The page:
,,

x

3

,, .................

6

,,

x

12

,,

Sizes Of Moleskin Wiping Cloths

Size of Wiping Cloth

Necessary Dimensions of Moleskin

4

in.

x

4

in ....................

16

in

x

8

in.

3 1/2

,,

x

3 1/2

,, ...............

14

,,

x

7

,,

3 1/2

,,

x

3 1/4

,, ...............

13

,,

x

6 1/2

,,

3

,,

x

3 1/2

,, ...............

12

,,

x

7

,,

3

,,

x

3

,, ...............

12

,,

x

6

,,

2 3/4

,,

x

3

,, ...............

11

,,

x

6

,,

2 1/2

,,

x

3

,, ...............

10

,,

x

6

,,

2 1/2

,,

x

2 1/2

,, ...............

10

,,

x

5

,,

2 1/4

,,

x

3

,, ...............

9

,,

x

6

,,

2

,,

x

3

,, ...............

8

,,

x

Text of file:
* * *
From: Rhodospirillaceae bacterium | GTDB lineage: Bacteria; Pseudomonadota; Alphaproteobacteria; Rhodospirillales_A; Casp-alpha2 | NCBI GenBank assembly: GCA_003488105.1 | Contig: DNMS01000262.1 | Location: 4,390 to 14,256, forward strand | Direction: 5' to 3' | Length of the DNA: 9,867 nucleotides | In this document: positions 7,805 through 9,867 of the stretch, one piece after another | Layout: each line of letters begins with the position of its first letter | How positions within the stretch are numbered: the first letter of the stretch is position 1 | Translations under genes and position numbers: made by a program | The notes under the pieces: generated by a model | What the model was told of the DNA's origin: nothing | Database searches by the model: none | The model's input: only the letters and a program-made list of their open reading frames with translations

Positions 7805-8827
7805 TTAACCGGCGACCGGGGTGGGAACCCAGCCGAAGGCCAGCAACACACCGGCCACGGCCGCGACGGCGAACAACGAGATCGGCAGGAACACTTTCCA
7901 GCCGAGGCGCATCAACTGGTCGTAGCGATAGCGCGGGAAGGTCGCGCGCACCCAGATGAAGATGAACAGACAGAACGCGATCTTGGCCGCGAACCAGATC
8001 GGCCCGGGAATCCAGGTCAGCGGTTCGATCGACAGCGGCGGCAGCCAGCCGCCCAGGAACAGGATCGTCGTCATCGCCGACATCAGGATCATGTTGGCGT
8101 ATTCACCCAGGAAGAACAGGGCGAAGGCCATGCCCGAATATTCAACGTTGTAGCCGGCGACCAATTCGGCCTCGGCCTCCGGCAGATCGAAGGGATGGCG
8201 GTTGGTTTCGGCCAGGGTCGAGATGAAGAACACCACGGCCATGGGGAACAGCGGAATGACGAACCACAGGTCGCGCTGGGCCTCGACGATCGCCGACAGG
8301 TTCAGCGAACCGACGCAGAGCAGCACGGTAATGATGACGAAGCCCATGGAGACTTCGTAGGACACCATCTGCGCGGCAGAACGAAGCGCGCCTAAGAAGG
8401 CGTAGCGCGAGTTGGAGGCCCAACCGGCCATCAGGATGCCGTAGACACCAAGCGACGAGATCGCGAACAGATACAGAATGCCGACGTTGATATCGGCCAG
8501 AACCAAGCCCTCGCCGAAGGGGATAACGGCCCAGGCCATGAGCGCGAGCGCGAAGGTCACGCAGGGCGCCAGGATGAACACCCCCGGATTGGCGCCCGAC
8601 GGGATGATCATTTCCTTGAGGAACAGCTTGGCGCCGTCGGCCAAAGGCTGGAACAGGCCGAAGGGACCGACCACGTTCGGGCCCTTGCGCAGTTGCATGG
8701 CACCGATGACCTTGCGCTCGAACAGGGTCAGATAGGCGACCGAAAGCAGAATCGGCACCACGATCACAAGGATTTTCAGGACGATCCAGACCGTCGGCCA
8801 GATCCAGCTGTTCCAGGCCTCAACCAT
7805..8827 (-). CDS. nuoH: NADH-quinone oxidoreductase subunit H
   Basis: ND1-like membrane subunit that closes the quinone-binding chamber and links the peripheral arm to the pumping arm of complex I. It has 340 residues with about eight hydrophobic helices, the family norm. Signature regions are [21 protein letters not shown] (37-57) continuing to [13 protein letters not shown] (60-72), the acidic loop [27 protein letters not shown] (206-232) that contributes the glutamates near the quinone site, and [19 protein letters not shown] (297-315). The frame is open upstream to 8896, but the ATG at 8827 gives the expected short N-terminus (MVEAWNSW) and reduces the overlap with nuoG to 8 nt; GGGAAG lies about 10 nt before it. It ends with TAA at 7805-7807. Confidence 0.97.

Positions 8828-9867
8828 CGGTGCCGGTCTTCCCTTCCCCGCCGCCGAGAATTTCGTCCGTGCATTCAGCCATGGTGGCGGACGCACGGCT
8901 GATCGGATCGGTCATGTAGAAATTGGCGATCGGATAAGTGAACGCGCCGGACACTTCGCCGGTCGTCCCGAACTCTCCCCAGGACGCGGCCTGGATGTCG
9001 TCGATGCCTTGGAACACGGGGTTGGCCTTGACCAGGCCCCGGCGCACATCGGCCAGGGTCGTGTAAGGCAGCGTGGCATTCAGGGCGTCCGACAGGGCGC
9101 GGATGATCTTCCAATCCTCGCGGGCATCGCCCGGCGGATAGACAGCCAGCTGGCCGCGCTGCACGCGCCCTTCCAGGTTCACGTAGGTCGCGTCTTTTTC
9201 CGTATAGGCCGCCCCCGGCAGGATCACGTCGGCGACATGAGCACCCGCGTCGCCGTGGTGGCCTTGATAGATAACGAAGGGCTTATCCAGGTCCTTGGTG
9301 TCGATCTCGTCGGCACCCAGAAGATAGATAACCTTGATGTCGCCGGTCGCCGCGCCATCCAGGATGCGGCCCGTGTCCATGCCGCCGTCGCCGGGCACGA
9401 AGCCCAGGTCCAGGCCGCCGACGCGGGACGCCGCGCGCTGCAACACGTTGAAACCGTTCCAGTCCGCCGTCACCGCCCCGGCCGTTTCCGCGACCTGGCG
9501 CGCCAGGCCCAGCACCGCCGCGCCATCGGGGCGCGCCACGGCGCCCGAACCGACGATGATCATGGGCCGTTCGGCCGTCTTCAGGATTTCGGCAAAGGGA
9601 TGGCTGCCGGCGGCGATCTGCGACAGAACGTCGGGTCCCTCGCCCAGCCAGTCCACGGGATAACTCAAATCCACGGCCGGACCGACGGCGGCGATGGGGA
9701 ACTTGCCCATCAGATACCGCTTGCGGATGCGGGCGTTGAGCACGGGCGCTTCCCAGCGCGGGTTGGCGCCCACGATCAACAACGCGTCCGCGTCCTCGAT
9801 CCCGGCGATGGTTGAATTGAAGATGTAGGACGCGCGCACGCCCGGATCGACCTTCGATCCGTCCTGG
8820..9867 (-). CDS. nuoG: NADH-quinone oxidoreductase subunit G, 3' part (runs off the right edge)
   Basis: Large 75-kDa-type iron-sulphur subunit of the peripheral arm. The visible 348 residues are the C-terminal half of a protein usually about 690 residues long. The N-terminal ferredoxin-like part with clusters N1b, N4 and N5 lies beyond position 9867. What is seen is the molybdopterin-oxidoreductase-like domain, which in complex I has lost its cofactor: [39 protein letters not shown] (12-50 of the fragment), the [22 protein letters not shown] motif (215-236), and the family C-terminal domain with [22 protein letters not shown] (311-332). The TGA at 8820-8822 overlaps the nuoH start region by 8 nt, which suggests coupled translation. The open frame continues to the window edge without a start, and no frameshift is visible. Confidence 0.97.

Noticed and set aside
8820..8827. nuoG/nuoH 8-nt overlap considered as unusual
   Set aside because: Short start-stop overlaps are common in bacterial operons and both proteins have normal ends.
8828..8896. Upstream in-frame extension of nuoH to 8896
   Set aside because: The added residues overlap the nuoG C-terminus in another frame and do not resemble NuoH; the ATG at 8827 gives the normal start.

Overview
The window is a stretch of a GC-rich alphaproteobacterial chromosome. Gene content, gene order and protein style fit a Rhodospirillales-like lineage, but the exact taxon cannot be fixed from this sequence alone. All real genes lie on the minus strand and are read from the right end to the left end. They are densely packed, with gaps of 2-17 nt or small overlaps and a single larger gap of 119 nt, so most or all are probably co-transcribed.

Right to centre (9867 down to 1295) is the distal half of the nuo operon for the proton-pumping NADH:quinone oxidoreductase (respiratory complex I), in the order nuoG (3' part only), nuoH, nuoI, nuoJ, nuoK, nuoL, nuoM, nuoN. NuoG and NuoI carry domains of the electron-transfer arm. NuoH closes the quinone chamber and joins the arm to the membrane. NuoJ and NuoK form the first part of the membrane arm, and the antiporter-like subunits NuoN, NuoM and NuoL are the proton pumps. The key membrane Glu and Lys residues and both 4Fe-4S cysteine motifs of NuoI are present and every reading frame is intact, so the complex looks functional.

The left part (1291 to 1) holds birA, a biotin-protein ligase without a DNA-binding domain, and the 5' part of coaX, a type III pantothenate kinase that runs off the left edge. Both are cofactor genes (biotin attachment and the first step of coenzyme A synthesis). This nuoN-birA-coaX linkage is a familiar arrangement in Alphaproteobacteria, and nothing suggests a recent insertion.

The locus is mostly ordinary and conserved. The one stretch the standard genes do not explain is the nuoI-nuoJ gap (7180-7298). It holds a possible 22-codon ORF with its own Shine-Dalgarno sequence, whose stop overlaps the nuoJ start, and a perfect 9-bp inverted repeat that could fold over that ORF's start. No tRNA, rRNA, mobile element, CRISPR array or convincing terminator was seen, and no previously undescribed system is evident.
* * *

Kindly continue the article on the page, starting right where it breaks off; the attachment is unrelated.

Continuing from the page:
6

,,

1 1/2

,,

x

3

,, ...............

6

,,

x

6

,,

The quarter- and three-quarter-inch sizes are not standard sizes, and therefore not generally carried in stock, although many plumbers claim that they must have cloths of these odd dimensions. It is difficult to name any complete set of wiping cloths, as one plumber will often require different sizes than another workman, and also because of the variation in size of joints made in different sections of the country.

Ordinarily, however, a set of wiping cloths complete enough for the workman would include the following cloths: 4 in. X 4 in., 3 1/2 in. X 2 1/2 in., 3 in. X 3 in., 2 1/2 in. X 3 in., 2 in. X 3 in., 1 1/2 in. X 3 in., the latter being of the flange pattern, with the rounded wiping edge.